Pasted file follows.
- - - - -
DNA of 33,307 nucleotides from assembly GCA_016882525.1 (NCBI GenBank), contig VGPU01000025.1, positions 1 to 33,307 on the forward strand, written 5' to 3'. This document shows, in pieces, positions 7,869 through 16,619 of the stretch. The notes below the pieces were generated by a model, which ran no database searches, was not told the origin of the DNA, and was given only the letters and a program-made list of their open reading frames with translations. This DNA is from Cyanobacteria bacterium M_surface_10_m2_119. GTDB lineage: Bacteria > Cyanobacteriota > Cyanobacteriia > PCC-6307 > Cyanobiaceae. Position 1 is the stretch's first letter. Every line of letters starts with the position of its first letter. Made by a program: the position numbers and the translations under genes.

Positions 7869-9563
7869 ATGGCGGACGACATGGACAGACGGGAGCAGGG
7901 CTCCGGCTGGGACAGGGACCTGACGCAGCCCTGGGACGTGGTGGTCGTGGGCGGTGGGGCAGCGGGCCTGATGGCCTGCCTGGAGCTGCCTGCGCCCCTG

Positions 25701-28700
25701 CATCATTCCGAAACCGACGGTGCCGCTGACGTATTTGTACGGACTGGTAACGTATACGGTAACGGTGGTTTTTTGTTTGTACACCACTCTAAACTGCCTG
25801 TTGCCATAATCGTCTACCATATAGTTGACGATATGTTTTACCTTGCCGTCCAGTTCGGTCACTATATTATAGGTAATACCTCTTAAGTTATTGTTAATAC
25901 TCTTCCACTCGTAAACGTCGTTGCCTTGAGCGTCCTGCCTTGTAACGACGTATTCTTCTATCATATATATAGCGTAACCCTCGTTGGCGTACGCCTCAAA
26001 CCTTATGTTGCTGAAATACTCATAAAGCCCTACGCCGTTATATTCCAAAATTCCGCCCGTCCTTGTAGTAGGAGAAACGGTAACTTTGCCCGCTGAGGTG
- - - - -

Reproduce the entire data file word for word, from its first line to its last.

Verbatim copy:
DNA of 33,307 nucleotides from assembly GCA_016882525.1 (NCBI GenBank), contig VGPU01000025.1, positions 1 to 33,307 on the forward strand, written 5' to 3'. This document shows, in pieces, positions 7,869 through 16,619 of the stretch. The notes below the pieces were generated by a model, which ran no database searches, was not told the origin of the DNA, and was given only the letters and a program-made list of their open reading frames with translations. This DNA is from Cyanobacteria bacterium M_surface_10_m2_119. GTDB lineage: Bacteria > Cyanobacteriota > Cyanobacteriia > PCC-6307 > Cyanobiaceae. Position 1 is the stretch's first letter. Every line of letters starts with the position of its first letter. Made by a program: the position numbers and the translations under genes.

Positions 7869-9563
7869 ATGGCGGACGACATGGACAGACGGGAGCAGGG
7901 CTCCGGCTGGGACAGGGACCTGACGCAGCCCTGGGACGTGGTGGTCGTGGGCGGTGGGGCAGCGGGCCTGATGGCCTGCCTGGAGCTGCCTGCGCCCCTG

Positions 25701-28700
25701 CATCATTCCGAAACCGACGGTGCCGCTGACGTATTTGTACGGACTGGTAACGTATACGGTAACGGTGGTTTTTTGTTTGTACACCACTCTAAACTGCCTG
25801 TTGCCATAATCGTCTACCATATAGTTGACGATATGTTTTACCTTGCCGTCCAGTTCGGTCACTATATTATAGGTAATACCTCTTAAGTTATTGTTAATAC
25901 TCTTCCACTCGTAAACGTCGTTGCCTTGAGCGTCCTGCCTTGTAACGACGTATTCTTCTATCATATATATAGCGTAACCCTCGTTGGCGTACGCCTCAAA
26001 CCTTATGTTGCTGAAATACTCATAAAGCCCTACGCCGTTATATTCCAAAATTCCGCCCGTCCTTGTAGTAGGAGAAACGGTAACTTTGCCCGCTGAGGTG